WebmasterWorld Senior Member tangor is a WebmasterWorld Top Contributor of All Time 10+ Year Member Top Contributors Of The Month

joined:Nov 29, 2005
posts:7883
votes: 547


I agree with keyplyr in that there's a move to force https on the web at large. g is in the cat bird's seat with a major share of browsers to make this happen.

Currently one can get a minimal https certificate for free from LetsEncrypt (though my host says it will cost me $116/yr through their services though if I want to do the LetsEncrypt option that's okay by them, I just have to do it myself) and I suspect that the freebies will dry up once a tipping point (my guess is 70% of all sites, not necessarily global, 70% of those that have TRAFFIC) are switched over to either free or paid certificates and THEN the hammer will fall with required HTTPS.

Not conspiracy theory or end of world commentary, merely an understanding of past history for new tech (go back to the original printing press in the 1400s for an early example of do it free to increase demand/market, or Bell Telephone doing it free from 1880-1891 at general stores and post offices to gin up potential customers, or google free ads for publishers in recent mix). Eventually the average site cost will be host, dns registry, AND security certificate. Base cost for small sites will jump about $100-$300.

We all should do this because a secure web is a better web and a chit-load of current spam will disappear. This is a necessary step, just know it will eventually COST operations, and for most businesses that is a write off at tax time, something to pass along to the customer.

Just be aware that the freebies now AREN'T free. Somewhere down the line you will pay (add echo here: and pay and pay and pay).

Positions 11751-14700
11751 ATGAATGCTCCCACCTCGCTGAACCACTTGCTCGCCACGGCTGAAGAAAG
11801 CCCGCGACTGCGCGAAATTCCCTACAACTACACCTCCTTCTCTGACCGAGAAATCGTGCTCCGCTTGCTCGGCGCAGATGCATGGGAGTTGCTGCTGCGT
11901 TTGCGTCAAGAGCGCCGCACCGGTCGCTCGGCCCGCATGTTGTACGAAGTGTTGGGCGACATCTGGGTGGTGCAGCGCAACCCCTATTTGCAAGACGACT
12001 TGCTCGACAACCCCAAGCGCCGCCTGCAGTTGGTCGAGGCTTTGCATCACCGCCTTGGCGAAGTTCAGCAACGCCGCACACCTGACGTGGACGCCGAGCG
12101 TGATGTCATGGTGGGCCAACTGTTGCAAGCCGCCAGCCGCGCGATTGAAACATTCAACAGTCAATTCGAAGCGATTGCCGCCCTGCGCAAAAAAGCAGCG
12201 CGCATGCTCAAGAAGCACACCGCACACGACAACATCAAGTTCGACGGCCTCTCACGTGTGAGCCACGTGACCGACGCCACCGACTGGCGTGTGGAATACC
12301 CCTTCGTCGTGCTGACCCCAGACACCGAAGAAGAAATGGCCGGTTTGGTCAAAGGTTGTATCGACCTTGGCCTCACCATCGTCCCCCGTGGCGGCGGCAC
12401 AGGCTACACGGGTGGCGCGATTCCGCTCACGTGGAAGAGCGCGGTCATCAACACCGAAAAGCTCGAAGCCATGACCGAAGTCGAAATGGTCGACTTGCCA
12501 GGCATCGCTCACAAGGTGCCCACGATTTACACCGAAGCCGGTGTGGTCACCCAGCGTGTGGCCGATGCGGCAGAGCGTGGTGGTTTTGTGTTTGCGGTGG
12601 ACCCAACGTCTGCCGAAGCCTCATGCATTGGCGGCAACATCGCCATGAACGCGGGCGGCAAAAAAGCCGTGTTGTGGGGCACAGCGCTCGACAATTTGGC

TANSTAAFL. The gift horse of free HTTPS certs is a Trojan Horse and we all know how that worked out :)

Chrome is catching up to FF which has been doing this for months. I suspect all the major browsers, and minors, too, will follow suit.
8:19 pm on Aug 18, 2017 (gmt 0)

Full Member

10+ Year Member

joined:May 3, 2004
posts:301
votes: 0


So those of us who haven't switched yet have to decide whether to do this now or wait until the end of the year. Guessing most sites (big ones, especially) won't want to make this change until after Christmas season.
10:29 pm on Aug 18, 2017 (gmt 0)

Moderator from US 

WebmasterWorld Administrator keyplyr is a WebmasterWorld Top Contributor of All Time 10+ Year Member Top Contributors Of The Month

joined:Sept 26, 2001
posts:10119
votes: 551


@Musicarl - why wait? It's not much work. You can install the cert, turn on the HTTP at the server, then have your site accessible from both protocols (HTTP & HTTPS) while you take your time and check all the links. Then when you think you've fixed all the unsecure links, install the 301 redirect to HTTPS and do a quick check to make sure everything is working as intended.



- Generic Steps to Switch from HTTP to HTTPS -


• Read all info at your host concerning certificates & switching to HTTPS and when applicable, follow those instructions.

• Install security certificate.